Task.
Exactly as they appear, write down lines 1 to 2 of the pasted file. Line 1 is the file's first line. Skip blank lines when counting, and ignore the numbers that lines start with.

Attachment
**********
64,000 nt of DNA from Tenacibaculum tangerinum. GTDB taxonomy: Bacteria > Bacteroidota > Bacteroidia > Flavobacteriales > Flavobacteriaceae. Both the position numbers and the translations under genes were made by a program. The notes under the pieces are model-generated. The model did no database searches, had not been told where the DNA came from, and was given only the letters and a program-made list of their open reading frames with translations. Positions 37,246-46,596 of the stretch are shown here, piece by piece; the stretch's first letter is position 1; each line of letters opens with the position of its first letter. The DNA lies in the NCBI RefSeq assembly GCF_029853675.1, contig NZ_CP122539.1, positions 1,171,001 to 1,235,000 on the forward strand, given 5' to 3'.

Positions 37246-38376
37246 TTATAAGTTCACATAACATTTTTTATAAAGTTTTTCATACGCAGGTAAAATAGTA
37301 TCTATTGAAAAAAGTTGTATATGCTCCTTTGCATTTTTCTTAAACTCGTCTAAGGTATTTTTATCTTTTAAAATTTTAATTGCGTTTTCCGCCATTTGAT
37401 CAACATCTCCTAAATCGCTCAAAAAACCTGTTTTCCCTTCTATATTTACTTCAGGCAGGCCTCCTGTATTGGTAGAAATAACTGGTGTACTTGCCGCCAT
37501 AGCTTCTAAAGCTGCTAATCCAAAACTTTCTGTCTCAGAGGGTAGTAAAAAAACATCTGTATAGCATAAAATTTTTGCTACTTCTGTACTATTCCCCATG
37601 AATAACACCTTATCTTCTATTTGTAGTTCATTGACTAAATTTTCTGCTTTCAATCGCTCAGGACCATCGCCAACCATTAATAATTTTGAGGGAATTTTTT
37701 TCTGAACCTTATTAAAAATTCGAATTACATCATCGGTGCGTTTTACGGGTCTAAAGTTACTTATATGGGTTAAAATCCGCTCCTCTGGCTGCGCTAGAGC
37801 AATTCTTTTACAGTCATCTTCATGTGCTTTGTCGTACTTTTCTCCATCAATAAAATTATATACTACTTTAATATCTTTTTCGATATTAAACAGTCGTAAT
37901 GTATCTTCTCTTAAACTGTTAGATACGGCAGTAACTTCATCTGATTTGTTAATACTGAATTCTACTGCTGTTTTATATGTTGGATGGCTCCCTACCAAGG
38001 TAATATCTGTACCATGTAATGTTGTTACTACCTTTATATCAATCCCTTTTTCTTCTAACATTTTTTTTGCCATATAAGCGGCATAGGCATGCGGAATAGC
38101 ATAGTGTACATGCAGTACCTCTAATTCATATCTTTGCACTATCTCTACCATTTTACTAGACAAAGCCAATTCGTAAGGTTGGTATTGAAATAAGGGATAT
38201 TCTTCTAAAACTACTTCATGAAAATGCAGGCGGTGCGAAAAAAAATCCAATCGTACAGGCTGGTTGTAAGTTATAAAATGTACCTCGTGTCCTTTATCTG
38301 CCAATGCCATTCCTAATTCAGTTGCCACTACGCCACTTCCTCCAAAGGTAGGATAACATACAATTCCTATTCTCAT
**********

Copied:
64,000 nt of DNA from Tenacibaculum tangerinum. GTDB taxonomy: Bacteria > Bacteroidota > Bacteroidia > Flavobacteriales > Flavobacteriaceae. Both the position numbers and the translations under genes were made by a program. The notes under the pieces are model-generated. The model did no database searches, had not been told where the DNA came from, and was given only the letters and a program-made list of their open reading frames with translations. Positions 37,246-46,596 of the stretch are shown here, piece by piece; the stretch's first letter is position 1; each line of letters opens with the position of its first letter. The DNA lies in the NCBI RefSeq assembly GCF_029853675.1, contig NZ_CP122539.1, positions 1,171,001 to 1,235,000 on the forward strand, given 5' to 3'.

Positions 37246-38376